Two Major Love Days: Part 1—Valentine’s Day

For better or for worse, Valentine’s Day has passed, leaving some with beautiful memories, some with new relationships, and some with cross sighs. I hope yours was one of the better ones! Whether you love it or hate, celebrate it or shun it, Valentine’s Day remains a popular day to celebrate love and romance. If that’s not your thing, you may be glad to have it behind you. However, if you can’t get enough with one love day, there’s more ahead, like White Day! The number of love days that exist around the world is staggering. I’d like to take a look into two of the biggest, starting with that flood of chocolate, greeting cards, and anxiety, Valentine’s Day.

Valentine’s Day History

The origin story for Valentine’s Day is somewhat muddled. Some link it to the Roman Lupercalia festival falling on February 15 (probably of the Julian calendar), which did include a form of matchmaking where women placed their names in a jar for men to draw their match.1 However, before the love lottery, the festival also called for the men to whip the women with strips of sacrificed goat and dog hide to increase their fertility. 2  Another theory states that February was associated with birds beginning to pair.3 Cupid hitched a ride into the holiday from Roman mythology, which had borrowed a babyish version of the once feared Eros of the Greek pantheon.4 The ancient fear is toned down now, but if you’ve ever seen Cupid shown as mischievous, you’ve found an echo of it.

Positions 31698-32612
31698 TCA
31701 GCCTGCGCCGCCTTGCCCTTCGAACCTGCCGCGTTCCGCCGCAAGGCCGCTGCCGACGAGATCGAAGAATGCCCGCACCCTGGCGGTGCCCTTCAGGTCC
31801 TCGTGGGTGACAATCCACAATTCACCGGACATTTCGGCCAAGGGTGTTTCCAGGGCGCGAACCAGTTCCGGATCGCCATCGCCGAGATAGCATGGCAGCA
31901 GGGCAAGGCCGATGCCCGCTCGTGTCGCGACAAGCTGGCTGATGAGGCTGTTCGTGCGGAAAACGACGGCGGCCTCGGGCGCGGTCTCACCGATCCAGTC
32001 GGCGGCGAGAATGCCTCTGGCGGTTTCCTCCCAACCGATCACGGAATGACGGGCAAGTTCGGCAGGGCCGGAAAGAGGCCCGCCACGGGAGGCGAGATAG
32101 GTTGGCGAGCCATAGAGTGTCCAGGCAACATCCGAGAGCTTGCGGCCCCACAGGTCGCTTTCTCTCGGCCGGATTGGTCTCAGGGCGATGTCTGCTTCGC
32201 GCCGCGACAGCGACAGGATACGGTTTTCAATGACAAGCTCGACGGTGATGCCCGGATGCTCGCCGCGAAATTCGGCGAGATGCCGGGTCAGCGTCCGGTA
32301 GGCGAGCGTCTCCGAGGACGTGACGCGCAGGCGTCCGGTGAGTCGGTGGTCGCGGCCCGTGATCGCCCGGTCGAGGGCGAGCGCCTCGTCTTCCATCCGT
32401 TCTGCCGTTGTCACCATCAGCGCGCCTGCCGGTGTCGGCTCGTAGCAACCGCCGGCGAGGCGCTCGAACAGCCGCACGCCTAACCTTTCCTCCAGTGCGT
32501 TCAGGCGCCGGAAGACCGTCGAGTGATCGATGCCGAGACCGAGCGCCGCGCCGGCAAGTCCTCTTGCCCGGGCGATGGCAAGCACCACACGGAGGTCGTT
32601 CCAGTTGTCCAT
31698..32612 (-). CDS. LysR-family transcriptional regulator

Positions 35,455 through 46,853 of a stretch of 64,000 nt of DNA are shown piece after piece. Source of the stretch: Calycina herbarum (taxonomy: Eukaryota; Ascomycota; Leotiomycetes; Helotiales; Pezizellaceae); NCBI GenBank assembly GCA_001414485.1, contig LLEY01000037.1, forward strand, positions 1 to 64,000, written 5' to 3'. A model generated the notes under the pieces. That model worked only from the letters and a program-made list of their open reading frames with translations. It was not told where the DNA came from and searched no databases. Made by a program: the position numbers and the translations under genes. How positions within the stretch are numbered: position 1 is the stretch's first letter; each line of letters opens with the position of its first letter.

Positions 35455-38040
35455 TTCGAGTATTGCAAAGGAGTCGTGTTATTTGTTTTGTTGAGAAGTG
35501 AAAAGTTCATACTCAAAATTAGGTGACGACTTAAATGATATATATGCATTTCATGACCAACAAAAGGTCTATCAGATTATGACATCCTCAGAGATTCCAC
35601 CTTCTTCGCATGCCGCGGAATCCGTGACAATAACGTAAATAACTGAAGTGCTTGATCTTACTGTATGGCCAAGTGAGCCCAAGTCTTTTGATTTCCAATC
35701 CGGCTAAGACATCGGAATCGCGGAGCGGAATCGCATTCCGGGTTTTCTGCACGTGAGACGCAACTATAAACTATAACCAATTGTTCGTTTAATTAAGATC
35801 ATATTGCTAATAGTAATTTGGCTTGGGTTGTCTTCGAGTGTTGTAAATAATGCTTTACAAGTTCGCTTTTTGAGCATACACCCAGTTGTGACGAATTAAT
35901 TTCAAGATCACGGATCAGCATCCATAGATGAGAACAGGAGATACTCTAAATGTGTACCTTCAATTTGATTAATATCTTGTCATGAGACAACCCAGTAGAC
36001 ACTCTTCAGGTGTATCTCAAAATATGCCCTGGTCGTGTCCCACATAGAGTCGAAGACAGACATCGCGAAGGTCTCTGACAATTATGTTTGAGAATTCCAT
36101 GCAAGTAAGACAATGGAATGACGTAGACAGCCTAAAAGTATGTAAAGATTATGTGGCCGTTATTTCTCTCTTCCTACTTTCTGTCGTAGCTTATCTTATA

The full name of the holiday is Saint Valentine’s Day, after a man of that name who was executed on February 14th. The thing is, there were several. Up to eight Valentines were listed as martyred with the two most notable dying in the third century under the rule of Roman Emperor Claudius II.5 One of these is said to have fallen in love with his jailer’s blind daughter, restoring her sight and leaving her a note “From your Valentine.” His crime? Supposedly Claudius had banned marriage in Rome to increase enlistment in the army, and Valentine opposed by continuing to perform marriage rights.6 Honestly, though, it seems like it would have been simpler and more typical just to conscript.

Roughly five centuries ago, the Valentine’s Day we know began to take shape. The first handmade Valentine’s Day cards circulated in sixteenth century Europe as famous wordsmiths like Shakespeare and Chaucer championed the holiday.7 Gifts and poetry became part of the game, though generally only for the wealthy until the 18th century.8 Hallmark, not surprisingly, helped drive the commercialization of Valentine’s Day first in the U.S. and then onwards.

These days, Valentine’s Day is a major industry. Cards, flowers, candies, and other gifts galore appear in season, not to mention there’s plenty of media about it. Books for young and old on the subject abound, and of course Hallmark has a number of sweet films on its channel. Some of these drive fantasies of what the perfect Valentine’s Day should look like, though the awkwardness of trying to achieve that may be used as comedy.

white black and red person carrying heart illustration in brown envelope
Cards don’t have to be fancy to have meaning. Photo by on